Pat was generous with his time and kept in touch with a vast network of high school classmates, old friends, former band mates, even club patrons he got to know on his many extended road trips – “Pat’s village” in the words of a close friend. When younger musicians landed in town, lured by the cachet of “The Live Music Capital of the World,” many of them would somehow find Pat, who invariably made a point of introducing them to more established players who might give them a boost. Mentoring younger musicians and connecting people with each other was one of his greatest joys.

Pat is survived by his son David Travis Whitefield and his wife, Carisa, and his daughter Annalee Whitefield Nguyen and her husband, John. He also leaves two grandchildren, Luke and Kate Nguyen; sister Priscilla Abbott and her husband, Greg; sister Liz Zeigler and her husband, Dave; nieces Peyton Zeigler and Jill Hailey and her family; step-father Jack Hunter; former spouse Kay Pollard Muñoz and her husband, Andrés; and an incredible number of friends who might as well be family. They and all of those in “Pat’s village” will sadly miss him. Pat was preceded in death by his father, William Richard Whitefield, and mother, June Fauber Whitefield Hunter.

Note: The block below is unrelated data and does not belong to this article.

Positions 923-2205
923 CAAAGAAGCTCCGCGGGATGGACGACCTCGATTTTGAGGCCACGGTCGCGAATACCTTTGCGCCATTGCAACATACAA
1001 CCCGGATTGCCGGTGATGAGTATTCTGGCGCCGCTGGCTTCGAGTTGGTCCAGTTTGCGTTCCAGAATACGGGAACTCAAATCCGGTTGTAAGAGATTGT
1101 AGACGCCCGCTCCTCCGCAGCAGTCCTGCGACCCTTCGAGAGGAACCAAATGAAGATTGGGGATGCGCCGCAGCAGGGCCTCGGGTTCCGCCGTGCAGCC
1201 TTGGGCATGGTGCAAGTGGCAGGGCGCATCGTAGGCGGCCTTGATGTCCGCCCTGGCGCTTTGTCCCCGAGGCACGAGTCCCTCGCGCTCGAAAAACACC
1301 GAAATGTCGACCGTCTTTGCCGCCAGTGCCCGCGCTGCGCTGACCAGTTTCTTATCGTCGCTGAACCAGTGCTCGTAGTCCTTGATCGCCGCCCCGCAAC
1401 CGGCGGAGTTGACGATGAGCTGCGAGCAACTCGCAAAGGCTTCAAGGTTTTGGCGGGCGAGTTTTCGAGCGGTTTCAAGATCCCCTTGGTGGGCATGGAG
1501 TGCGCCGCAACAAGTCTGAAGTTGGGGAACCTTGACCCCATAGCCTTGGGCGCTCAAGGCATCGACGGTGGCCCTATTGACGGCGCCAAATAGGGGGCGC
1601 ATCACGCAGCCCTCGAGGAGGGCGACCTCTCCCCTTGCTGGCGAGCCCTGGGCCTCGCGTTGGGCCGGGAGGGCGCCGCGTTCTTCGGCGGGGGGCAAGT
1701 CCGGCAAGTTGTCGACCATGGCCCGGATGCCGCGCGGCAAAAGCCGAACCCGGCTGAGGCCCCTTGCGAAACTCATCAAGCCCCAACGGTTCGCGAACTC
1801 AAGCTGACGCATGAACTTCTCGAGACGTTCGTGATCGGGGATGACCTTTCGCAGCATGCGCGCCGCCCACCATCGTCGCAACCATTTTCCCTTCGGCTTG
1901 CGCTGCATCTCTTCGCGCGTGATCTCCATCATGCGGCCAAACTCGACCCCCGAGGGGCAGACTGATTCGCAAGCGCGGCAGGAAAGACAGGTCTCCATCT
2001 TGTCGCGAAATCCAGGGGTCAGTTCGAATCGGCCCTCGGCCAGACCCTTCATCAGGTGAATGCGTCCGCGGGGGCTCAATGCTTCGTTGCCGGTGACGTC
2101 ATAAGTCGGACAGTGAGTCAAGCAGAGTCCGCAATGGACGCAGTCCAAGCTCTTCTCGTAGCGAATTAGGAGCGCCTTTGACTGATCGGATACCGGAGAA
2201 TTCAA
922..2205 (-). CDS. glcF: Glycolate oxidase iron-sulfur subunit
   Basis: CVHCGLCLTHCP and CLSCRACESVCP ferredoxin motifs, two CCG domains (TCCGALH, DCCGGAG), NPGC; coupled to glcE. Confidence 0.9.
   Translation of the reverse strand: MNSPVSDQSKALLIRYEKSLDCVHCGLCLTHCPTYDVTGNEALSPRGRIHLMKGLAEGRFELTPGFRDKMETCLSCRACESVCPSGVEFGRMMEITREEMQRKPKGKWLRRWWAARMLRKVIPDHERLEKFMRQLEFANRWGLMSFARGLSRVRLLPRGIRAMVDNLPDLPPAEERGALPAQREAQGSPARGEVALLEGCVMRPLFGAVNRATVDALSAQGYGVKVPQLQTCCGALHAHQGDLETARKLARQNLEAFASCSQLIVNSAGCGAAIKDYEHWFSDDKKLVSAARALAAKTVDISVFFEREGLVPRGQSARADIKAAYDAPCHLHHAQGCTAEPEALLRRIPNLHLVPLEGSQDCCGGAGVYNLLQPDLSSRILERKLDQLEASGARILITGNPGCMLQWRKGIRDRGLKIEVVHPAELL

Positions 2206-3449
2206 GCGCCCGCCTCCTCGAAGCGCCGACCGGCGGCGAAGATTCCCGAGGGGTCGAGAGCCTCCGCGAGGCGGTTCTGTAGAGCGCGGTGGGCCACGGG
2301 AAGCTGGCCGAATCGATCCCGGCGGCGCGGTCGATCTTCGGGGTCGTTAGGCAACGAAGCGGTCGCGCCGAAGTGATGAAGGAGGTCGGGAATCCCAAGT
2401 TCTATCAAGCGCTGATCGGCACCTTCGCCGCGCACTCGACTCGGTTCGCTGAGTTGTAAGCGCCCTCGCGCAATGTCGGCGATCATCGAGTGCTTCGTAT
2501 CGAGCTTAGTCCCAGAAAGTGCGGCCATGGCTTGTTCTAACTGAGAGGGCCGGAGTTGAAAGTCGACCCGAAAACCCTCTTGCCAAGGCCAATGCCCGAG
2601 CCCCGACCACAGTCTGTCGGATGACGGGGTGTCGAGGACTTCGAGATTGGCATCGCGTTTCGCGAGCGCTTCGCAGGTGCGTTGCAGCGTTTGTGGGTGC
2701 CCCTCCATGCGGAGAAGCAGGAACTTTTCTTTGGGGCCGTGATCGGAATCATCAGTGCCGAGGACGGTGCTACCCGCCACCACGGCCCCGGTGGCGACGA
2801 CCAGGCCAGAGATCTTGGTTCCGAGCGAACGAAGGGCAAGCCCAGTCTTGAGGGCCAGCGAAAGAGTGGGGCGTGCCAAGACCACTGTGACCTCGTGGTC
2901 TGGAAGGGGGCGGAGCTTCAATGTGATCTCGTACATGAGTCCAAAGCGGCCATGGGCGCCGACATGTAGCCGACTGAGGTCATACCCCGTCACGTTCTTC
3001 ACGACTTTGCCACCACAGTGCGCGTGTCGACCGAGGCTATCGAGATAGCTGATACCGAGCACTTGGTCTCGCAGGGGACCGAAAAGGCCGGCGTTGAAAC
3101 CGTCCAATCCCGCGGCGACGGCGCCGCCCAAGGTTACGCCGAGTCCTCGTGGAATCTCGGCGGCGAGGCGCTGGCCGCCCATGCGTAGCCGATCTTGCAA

A memorial celebration of Pat’s influential life, “The Blues Policeman’s Ball,” will be held at Antone’s Nightclub on Sunday, September 29 from 1-4 pm. In lieu of flowers, donations to the Health Alliance for Austin Musicians (https://myhaam.org/) in Pat’s memory are greatly appreciated. Many thanks to Kim Yarbrough for the wonderful photograph of Pat at a recent gig.


29 September

"The Blues Policeman's Ball"

1:00 pm - 4:00 pm

Antone's Nightclub

305 E 5th St
Austin, TX


Joseph Patrick Whitefield

have a memory or condolence to add?

Rebecca Thomas

August 10, 2019

Almost every conversation, as we started to go our separate ways, ended (or started again) with Pat saying : “Hey, let me ask you one more question.” I will miss answering that one last question and am sad I can’t ask him a million more back. Pat was a great neighbor and I loved hearing his stories about old Austin and music - and, his kids. He was SO proud of his children. Never had a conversation where he didn’t bring them up. My heart goes out to his family, friends and all who loved Pat. XO